Iowa College Aid Insider: Succeeding in College and Career (Jan. 2018)
IN THIS ISSUE:
Managing life and debt after graduation
If you’re entering the home stretch of your college career, it’s time to start thinking about repaying loans. Most loans will come due six months after you graduate, so it’s a good idea to know what’s coming.
Revisit the fine print: What is the interest rate? Is it fixed or variable? If you receive forbearance on your loan, will interest continue to accrue?
Make a repayment plan: Your options include fixed repayment, graduated repayment, income-based repayment and extended repayment. Contact your lender at any time to change plans. Automatic drafts ensure you won’t incur late fees or penalties. Paying more than the minimum can significantly cut the amount of interest you pay.
Keep credit debt in check: It’s tempting to run up credit card balances as you set up housekeeping on your own, but don’t do it. Leave yourself some cushion so that you can keep paying off your loans if your financial situation changes suddenly.
Speak up if you’re in trouble: If you realize you’re about to miss a payment, contact your lender and ask about forbearance options for financial hardship. Don’t wait and let late notices start piling up—these can damage your credit rating for years.
It’s the most common question when you meet other students: “What’s your major?” But if that answer is starting to give you pause, maybe it’s time to rethink your course of study.
More than half of college students in the United States change their major at some point. A few words of caution if you’re considering it: Changing majors can increase the amount of time—and therefore the amount of money—you spend on your degree. And borrowers who change majors twice are more likely to default on their loans. Weigh this decision carefully, including these factors:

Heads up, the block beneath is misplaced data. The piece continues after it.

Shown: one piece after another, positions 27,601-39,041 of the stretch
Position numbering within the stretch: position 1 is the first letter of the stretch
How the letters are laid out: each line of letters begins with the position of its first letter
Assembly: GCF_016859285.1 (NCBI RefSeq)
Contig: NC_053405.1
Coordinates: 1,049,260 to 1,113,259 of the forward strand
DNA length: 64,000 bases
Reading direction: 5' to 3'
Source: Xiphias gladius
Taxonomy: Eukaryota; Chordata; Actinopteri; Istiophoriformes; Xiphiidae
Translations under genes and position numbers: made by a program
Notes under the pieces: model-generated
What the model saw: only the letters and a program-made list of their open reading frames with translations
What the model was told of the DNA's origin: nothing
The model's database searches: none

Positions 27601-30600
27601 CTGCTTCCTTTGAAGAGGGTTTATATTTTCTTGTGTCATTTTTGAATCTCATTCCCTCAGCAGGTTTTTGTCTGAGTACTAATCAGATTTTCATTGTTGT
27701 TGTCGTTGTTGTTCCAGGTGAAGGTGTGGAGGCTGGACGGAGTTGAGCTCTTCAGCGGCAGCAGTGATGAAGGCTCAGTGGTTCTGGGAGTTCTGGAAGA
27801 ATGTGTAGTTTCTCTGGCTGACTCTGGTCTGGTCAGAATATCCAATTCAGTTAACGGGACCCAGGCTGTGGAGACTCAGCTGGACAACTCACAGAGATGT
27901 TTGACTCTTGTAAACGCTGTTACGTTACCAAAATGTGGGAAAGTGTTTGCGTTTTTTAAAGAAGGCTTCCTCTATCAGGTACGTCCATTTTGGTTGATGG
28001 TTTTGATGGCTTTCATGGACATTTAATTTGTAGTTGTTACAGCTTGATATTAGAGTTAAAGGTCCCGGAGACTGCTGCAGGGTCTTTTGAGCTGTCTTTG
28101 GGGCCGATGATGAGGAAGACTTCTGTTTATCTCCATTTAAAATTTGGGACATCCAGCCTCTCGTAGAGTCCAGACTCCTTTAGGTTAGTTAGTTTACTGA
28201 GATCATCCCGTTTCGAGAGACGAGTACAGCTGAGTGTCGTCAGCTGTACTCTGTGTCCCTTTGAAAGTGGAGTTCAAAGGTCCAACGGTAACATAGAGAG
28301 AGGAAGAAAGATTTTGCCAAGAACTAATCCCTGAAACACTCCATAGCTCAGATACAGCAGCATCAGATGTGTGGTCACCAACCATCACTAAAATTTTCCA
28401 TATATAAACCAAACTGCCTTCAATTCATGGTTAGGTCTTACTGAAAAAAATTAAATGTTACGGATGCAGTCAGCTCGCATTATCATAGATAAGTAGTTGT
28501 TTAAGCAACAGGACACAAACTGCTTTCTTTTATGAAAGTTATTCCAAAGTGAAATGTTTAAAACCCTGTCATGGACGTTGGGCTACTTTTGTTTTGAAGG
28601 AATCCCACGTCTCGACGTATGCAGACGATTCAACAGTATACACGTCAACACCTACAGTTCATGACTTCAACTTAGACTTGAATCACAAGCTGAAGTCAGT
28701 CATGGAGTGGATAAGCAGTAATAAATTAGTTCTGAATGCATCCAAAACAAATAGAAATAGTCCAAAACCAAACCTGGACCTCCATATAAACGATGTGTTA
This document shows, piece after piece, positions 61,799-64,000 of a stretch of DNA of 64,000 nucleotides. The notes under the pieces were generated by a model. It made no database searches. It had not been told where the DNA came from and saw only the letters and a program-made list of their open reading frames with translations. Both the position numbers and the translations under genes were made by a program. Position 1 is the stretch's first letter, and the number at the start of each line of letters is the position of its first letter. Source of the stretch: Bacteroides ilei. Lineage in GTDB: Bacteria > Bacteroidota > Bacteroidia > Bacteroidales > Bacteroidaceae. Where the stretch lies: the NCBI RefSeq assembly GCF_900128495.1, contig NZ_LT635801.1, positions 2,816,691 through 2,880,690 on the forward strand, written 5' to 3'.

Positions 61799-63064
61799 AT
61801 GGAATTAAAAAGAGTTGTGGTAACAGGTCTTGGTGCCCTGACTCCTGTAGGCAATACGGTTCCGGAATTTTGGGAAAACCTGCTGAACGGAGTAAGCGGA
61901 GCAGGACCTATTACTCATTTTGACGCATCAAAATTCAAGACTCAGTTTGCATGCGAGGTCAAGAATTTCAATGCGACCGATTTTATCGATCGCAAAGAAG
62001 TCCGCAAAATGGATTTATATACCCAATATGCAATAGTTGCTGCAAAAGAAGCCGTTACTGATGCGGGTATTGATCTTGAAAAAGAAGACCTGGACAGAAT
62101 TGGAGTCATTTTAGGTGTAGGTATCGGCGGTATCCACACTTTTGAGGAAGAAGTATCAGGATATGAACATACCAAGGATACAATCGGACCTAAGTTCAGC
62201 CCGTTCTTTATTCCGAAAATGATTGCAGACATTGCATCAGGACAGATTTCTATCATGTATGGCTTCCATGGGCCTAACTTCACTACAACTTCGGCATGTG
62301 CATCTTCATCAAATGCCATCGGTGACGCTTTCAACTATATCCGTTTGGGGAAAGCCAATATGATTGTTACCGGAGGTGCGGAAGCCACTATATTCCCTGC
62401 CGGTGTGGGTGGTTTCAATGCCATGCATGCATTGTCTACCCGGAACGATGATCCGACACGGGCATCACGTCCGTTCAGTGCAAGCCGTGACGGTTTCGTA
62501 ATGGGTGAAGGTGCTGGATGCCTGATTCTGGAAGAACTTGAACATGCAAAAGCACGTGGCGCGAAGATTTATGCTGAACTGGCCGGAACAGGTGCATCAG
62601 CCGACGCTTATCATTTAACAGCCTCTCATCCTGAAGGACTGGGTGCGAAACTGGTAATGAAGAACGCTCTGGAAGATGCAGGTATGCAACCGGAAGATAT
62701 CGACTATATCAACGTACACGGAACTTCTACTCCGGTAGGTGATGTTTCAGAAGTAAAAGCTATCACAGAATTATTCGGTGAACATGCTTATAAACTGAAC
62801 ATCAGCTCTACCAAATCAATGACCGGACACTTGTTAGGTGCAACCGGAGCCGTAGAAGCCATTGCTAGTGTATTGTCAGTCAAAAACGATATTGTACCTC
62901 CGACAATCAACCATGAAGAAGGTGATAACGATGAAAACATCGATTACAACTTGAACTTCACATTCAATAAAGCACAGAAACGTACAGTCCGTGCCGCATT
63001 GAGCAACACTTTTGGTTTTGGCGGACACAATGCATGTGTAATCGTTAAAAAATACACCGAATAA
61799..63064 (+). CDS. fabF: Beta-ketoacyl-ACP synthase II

Are you choosing something you like? To put it another way: Are you running to something or away from something?If you’ve discovered through elective courses that another major is more appealing to you, you’re on a good road. But if you’re unhappy with your current studies and just want out, you really only have half a plan.
How far along are you? Students who change majors during the first 60 credits have a better chance of transferring credits and coursework to a new major. Talk to your adviser about whether you can transfer blocks of credits from one program to another.
Does changing make sense? If you’re a semester or two from graduation, you might want to keep going toward your degree. Many graduates find that having a degree is more important to employers than what the specific degree is. Talk to people who work in your intended field—did they need a specific degree to land their jobs? Maybe a post-graduation internship could launch your career.
Yes, now is the time to start looking and planning for summer internships. Here are some ways to find leads:
Your school: Check with the job placement office. Also check with your adviser or other professors in your department.
Job fairs: Check campus and community calendars. These events often include internship opportunities.
Job shadowing: Is there a company or organization where you’d particularly like to do an internship? See if you can arrange a job shadow day to establish some contacts.
Paid or unpaid? Many internships are unpaid, which is legal as long as the job is similar to training in an educational environment and is for the benefit of the intern. If an internship is paid, interns must be paid at least the federal minimum wage plus overtime.